Reading and Writing and the Occasional Recipe: The art of fielding the big book

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Reading and Writing and the Occasional Recipe

The art of fielding the big book

Tuesday, May 29, 2012

I just finished reading “The Art of Fielding,” by Chad Harbach. It has a lot of wonderful writing and I found it engaging, despite my having only a marginal interest in baseball and a low tolerance for reading about guys being guys. (In fact, I know so little about baseball that when the fictional Aparicio Rodriguez is introduced my thought was, “Is that A-Rod?”) And yet there’s something bothering me about this book.  
This book arrived on the scene with Major Buzz.  Not to make light of the 10 long hard years Harbach worked on it, but this book was anointed. It was on all the “best of 2011” lists, was a finalist for the National Book Awards, and was among the favorites not selected for this year’s Pulitzer in fiction. A Vanity Fair article and, later, an e-book, was written about it. It carries a blurb by Jonathan Franzen, among distinguished others, and has inspired comparisons to David Foster Wallace. HBO is reportedly making a film of it.  
And yet...and yet...there are things that bother me. There are cliches (Owen, impossibly cool, stylish, handsome, brilliant, fanatically clean, AND effortlessly athletic, introduces himself with “I’ll be your gay mulatto roommate”); verbal tics (who uses “freshperson” without irony? who uses it all the time?); and ham-handed plot devices (was ever a death more conveniently timed?) In a climatic scene a character reads an excerpt from “Moby Dick,” a book intimately entwined with this one, and the excerpt is not given. What’s that about? Sure, you can Google it, but was this intended only for readers who would know it?  Surely a trusted mentor, not to mention a good editor, might have steered Harbach away from some of this.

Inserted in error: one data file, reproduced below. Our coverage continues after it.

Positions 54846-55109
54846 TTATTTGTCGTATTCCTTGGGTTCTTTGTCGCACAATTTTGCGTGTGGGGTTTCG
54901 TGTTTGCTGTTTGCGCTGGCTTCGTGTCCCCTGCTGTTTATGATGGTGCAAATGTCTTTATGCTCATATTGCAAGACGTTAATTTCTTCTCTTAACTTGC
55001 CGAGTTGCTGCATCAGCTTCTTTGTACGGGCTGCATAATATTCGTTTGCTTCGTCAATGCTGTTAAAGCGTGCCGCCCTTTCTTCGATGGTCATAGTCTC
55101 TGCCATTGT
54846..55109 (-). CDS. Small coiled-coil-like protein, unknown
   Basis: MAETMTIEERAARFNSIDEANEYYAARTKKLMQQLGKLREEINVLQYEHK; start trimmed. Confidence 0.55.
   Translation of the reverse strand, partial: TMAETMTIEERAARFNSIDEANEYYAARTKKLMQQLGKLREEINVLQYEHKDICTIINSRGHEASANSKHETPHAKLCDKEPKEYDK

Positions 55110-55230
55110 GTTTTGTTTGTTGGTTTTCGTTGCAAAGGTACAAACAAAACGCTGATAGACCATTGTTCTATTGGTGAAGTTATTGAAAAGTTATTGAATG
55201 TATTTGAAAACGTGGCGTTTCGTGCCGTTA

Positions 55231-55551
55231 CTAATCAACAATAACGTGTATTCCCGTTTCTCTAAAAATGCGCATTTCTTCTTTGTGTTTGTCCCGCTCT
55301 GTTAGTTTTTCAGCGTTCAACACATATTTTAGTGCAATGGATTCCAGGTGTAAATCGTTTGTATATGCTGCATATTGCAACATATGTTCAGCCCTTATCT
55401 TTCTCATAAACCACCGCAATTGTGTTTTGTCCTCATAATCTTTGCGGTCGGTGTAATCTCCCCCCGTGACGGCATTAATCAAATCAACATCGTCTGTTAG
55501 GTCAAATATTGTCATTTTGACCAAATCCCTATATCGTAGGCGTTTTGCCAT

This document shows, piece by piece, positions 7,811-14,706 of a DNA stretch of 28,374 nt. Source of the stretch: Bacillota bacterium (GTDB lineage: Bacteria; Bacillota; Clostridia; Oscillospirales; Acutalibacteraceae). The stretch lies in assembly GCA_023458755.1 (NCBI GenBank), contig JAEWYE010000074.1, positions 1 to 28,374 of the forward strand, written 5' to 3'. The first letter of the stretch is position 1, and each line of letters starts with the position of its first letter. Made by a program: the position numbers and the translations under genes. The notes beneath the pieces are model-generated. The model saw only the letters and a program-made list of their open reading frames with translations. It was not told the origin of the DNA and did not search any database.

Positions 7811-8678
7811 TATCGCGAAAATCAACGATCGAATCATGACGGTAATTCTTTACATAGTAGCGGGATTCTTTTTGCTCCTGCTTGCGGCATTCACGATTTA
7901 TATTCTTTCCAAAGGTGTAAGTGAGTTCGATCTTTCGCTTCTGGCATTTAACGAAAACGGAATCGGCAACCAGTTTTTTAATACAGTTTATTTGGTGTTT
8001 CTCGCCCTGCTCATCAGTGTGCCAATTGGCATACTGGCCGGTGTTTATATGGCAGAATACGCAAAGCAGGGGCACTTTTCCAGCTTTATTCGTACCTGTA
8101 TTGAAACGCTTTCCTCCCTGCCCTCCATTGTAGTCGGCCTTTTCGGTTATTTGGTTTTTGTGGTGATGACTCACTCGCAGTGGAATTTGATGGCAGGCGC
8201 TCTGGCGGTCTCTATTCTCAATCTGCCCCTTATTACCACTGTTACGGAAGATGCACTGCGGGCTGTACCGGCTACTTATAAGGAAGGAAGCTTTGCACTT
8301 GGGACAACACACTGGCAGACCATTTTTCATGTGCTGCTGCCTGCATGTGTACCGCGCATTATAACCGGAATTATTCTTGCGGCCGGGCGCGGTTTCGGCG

And there’s one more thing. Just indulge me for a minute, but I’m trying to picture a big fat good read about women doing “women things” (though I’m not sure what that would be--shopping? primping? cooking dinner? studying neurobiology? applying for a Fulbright?  Ok, I’m ranting.) in a book that has only one major male character getting one-tenth the literary respect that this book has received. Or even getting published.
I’m just saying.

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Anonymous Sandra Kohler said...

Right on, Ellen. There have been a number of articles (one in the NY Times Book Review) on just this issue recently, and your commentary is both pointed and pertinent.

May 30, 2012 at 9:20 AM  

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